Intended for healthcare professionals

Rapid response to:

Education And Debate The hospital of the future

Better out than in? Alternatives to acute hospital care

BMJ 1999; 319 doi: https://doi.org/10.1136/bmj.319.7217.1127 (Published 23 October 1999) Cite this as: BMJ 1999;319:1127

Rapid Response:

GPled bed schemes offer another alternative

Hensher et al neglect to mention two other potent influences
encouraging the development of substitutes for hospital in-patient care.
These are a) the steady rise in emeregncy hospital admission rates (poorly
understood) and b) the steady reductions in numbers of acute hospital beds
(driven by Central Government policies in the name of improved efficiency.
Their emphasis is on hospital biased interventions such as the 'hospital
at home' schemes or the 'medical assessment unit'. This isn't surprising
since the hospitals seem to bear the brunt of the increased pressures.
There is, however, a model for a Primary Care driven intervention designed
to avoid emergency hospital admission of elderly people. An example of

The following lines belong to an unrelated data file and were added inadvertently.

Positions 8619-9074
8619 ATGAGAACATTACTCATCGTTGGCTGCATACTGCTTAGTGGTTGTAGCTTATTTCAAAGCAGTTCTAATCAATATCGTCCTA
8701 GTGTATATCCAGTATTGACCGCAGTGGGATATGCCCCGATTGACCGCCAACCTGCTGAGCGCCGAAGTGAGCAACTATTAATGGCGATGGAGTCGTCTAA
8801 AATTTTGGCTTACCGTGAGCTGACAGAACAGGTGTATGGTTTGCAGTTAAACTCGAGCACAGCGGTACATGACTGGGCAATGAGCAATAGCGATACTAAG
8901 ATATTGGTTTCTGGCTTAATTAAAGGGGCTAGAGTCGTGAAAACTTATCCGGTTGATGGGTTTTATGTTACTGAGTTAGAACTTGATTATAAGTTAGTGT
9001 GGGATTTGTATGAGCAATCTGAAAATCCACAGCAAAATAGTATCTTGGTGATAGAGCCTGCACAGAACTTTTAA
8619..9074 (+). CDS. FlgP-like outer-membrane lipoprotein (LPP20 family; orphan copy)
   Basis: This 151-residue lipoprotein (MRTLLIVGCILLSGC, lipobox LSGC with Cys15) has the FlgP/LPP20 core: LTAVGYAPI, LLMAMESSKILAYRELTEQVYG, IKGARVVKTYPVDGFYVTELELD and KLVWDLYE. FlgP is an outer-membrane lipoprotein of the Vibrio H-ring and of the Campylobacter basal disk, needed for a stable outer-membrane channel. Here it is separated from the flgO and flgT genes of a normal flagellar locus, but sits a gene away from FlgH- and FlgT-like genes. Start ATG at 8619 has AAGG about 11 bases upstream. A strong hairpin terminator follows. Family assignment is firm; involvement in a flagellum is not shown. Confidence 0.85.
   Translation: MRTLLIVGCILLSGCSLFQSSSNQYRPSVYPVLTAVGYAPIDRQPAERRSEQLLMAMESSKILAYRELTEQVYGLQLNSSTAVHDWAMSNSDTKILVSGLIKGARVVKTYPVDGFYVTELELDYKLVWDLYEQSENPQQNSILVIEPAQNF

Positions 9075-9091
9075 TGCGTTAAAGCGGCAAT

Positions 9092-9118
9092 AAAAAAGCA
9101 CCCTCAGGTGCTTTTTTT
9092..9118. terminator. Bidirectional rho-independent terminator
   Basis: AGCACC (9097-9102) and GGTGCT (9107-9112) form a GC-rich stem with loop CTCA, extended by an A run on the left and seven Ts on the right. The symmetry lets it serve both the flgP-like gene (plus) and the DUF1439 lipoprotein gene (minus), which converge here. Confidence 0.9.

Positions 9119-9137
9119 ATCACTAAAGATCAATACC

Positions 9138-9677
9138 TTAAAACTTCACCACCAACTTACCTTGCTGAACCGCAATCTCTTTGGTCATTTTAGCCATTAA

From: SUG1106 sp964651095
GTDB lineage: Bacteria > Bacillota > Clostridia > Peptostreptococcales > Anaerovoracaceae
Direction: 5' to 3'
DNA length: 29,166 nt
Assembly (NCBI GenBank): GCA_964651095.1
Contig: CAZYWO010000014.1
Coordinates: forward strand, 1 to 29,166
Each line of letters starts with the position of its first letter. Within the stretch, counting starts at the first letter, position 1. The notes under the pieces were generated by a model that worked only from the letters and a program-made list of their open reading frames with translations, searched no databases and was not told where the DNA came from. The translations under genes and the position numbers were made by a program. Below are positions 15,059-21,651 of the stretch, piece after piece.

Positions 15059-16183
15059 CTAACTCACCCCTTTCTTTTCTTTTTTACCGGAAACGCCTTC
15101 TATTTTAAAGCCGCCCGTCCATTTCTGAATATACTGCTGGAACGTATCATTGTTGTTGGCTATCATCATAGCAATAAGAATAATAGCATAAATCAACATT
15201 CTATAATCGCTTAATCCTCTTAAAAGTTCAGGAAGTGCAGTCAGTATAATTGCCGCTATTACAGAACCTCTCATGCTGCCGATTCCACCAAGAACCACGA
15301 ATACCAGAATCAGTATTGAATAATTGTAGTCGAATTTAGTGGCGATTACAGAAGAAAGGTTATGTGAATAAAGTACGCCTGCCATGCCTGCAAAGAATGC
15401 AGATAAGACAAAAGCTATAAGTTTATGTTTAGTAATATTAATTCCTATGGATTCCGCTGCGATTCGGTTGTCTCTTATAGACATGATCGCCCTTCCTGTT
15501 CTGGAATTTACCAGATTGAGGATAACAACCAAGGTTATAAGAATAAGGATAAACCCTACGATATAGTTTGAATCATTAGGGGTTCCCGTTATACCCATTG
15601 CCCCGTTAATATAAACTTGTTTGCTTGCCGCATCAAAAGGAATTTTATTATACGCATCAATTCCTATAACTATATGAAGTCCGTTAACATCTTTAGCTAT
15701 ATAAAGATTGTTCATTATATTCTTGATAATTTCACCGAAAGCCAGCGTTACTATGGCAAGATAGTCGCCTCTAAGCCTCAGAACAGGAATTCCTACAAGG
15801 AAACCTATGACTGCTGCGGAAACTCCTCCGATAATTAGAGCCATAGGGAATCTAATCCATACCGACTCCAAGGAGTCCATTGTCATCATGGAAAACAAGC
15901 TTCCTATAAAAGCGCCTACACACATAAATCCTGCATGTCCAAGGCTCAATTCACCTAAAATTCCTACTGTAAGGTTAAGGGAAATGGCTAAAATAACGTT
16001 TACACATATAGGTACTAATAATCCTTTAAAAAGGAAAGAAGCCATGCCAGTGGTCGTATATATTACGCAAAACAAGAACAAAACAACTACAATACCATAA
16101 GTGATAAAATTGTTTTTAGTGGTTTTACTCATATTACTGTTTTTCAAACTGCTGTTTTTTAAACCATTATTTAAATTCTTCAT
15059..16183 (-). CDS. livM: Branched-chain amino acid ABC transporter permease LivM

this is a scheme that has been running in Huddersfield for the past three
years: the GP led bed scheme. GPs have the facility to admit suitable
elderly patients (acutely requiring 24hr nursing supervision, but not the
more advanced technology hospital provides)to a nursing home bed for up to
14 days under the clinical supervision of the GP.
Similiar schemes have been running in Bradford, Portsmouth, Bury and
Rochdale; but how common they are are nationwide is not known.
There are dangers; these schemes may be very expensive, they may not
provide optimum care, they may fuel demand (providing an additional rather
than an alternative service to hospital), and they increase primary care
workload.
We are planning an RCT (the GPECE, GPled Emergency Care of the
Elderly,Trial)to evaluate the cost-effectiveness of these schemes directly
compared to emergency hospital admission(a collaboration between the
Centre for Research in Primary Care in Leeds and the Dept of Health
Sciences and Clinical Evaluation at York)using an incremental cost-utility
ration as the primary outcome.
We would welcome enquiries from other centres interested in participating

Competing interests: No competing interests

29 October 1999
Owen Dempsey
General Practitioner
Fieldhead Surgery, Golcar, Huddersfield